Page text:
A Samsung Galaxy Note 7 Halloween costume.
New York - Defects that caused Samsung Electronics’s Note 7 phones to burst into flames last year revealed that the industry’s voluntary standards for the design and manufacture of rechargeable batteries aren’t adequate, a US consumer-safety regulator has concluded.
The Consumer Product Safety Commission, which negotiated a recall of 1.9 million of the phones and is conducting its own investigation, said Tuesday in a press release that standards for lithium-ion batteries in mobile phones need to be updated.
Those standards were first developed in 2006 and haven’t been revised since 2011.
The agency and Samsung are working with the industry to "take a fresh look" at the voluntary standard for lithium-ion batteries in smartphones, the commission said.
"Industry needs to learn from this experience and improve consumer safety by putting more safeguards in place during the design and manufacturing stages to ensure that technologies run by lithium-ion batteries deliver their benefits without the serious safety risks," CPSC Chairman Elliot Kaye said in the release.
The CPSC action has broad implications for the worldwide mobile phone industry, which sold 1.98 billion of the devices in 2015, according to Bloomberg Intelligence.
It is also the latest investigation to raise concerns about safety in the increasingly potent lithium-based cells, which have become almost ubiquitous in people’s lives, powering everything from smartphones to power tools. In recent years, there have been recalls of so-called hoverboard scooters, the grounding of Boeing’s 787 and a ban on bulk shipments of batteries by passenger airlines as a result of safety concerns.
“Standards need continuous improvement,” said Dan Doughty, a consultant on batteries who formerly served as a researcher at Sandia National Laboratories. “It’s going to be a constant struggle.”
The mobile-phone industry follows battery design guidelines developed by the Institute of Electrical and Electronics Engineers, a nonprofit group that works with industry to develop consensus standards for electrical equipment.
The IEEE guidelines cover design, testing and quality assurance and are designed to limit “battery failure under multiple stresses."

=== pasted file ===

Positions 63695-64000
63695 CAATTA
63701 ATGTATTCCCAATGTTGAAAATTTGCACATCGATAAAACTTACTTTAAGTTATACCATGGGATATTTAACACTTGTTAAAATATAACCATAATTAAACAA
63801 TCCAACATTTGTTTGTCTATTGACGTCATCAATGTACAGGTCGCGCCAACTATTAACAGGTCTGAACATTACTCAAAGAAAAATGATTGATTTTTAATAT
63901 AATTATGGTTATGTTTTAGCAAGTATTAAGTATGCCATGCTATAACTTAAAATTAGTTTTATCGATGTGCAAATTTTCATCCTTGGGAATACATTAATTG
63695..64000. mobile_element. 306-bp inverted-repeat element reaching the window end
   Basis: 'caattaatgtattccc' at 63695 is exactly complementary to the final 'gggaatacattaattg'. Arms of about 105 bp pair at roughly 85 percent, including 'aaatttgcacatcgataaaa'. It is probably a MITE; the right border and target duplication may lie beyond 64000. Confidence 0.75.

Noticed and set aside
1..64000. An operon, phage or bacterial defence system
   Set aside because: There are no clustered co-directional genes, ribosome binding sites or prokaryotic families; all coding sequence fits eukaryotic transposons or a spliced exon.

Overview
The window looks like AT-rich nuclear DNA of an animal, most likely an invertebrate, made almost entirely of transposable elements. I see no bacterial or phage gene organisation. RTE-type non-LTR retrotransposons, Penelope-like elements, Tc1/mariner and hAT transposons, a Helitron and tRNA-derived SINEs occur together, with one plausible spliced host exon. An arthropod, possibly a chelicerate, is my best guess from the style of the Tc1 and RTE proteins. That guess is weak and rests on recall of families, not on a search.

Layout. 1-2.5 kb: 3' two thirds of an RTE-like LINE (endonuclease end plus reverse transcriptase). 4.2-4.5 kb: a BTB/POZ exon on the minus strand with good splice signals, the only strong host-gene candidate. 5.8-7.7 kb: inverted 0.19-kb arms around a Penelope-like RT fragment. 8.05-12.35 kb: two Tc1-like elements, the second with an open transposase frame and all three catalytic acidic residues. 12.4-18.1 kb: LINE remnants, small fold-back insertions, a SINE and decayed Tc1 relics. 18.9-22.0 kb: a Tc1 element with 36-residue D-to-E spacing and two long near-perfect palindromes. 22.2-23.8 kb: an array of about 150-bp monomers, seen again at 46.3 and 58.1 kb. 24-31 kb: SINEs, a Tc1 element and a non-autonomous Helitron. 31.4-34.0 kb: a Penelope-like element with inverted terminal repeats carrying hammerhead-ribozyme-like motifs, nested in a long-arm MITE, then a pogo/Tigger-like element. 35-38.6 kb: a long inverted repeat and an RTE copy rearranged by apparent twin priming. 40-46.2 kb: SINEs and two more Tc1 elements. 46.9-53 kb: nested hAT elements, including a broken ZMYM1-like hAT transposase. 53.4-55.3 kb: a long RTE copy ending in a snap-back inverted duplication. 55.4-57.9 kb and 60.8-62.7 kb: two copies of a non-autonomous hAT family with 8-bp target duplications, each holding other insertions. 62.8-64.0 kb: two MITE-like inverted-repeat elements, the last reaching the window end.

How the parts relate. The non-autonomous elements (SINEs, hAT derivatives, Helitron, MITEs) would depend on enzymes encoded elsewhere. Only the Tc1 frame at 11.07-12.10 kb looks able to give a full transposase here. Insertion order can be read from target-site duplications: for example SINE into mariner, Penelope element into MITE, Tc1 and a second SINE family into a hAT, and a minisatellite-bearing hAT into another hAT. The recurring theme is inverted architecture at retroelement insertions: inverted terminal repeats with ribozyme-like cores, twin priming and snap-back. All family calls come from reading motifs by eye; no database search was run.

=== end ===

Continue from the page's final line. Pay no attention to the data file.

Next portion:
IEEE didn’t immediately respond to requests for comment on its work in this area.
While Kaye’s statement didn’t mention IEEE, it said Samsung plans to share what it learned from its investigation.
Need to Modernise
“Consumers should never have to worry that a battery-powered device might put them, their family or their property at risk,” Kaye said. “This is why we need to modernize and improve the safety standards for lithium-ion batteries in consumer electronics and also stay ahead of new power sources that will inevitably come along and replace these.”
Samsung deserves credit for sharing its investigation results and offering to assist the industry, a “very rare thing” in the secretive and competitive mobile-phone industry, Doughty said.
That competition is at least part of the reason for the recent failures, according to Jim McGregor, a principal analyst at Tirias Research, which conducts scientific studies for technology companies.
"If you can’t ensure 100% that the battery is not going to fail, maybe we need to design casing around it,” McGregor said. But right now, there isn’t casing available that would work in the space-constrained smartphones, he said.
Dozens of Reports
The CPSC reached agreement with Samsung to recall about 1 million Note 7s on September 15, two weeks after the company halted sales of the phones following dozens of reports of them catching fire or exploding. After replacement batteries had similar incidents, the recall was expanded.
As of October 13, there had been 96 reports of Note 7 batteries overheating in the US, including 13 in which people were burned and 47 causing property damage, according to CPSC.
The consumer agency praised the efforts of Samsung and wireless carriers to push customers to return the phones. While most US recalls have a “low” consumer response rate, 97 percent of Note 7 phones have been returned, the agency said.
Similar to what the company told the US agency last year, Samsung on Monday released the results of its internal investigation into the failures, concluding that flaws in battery manufacturing and design had led to short-circuits causing the overheating incidents and fires.
The company said on Monday it’s focused on learning from its mistakes as it prepares to launch the next model in its Galaxy S line. A spokesperson on Tuesday had no immediate comment on the CPSC statement.
Lithium-ion batteries have been a boon to manufacturers of electronic devices because they hold power more efficiently and last longer than other power packs. At the same time, they have periodically raised safety concerns because the chemicals inside are flammable and they hold so much energy that a failure can cause a rapid increase in heat or even an explosion.
Kaye, who was appointed by President Barack Obama and is expected to be replaced as chairman by President Donald Trump, took the opportunity to urge Congress to give the agency more funding.
“We have great people and will do the absolute best job we can with our investigation, but unless Congress finally treats consumer safety as the priority it should be, we will not be able to match what Samsung has done by building a new facility for this purpose and using hundreds of engineers to test hundreds of thousands of phones and batteries,” he said.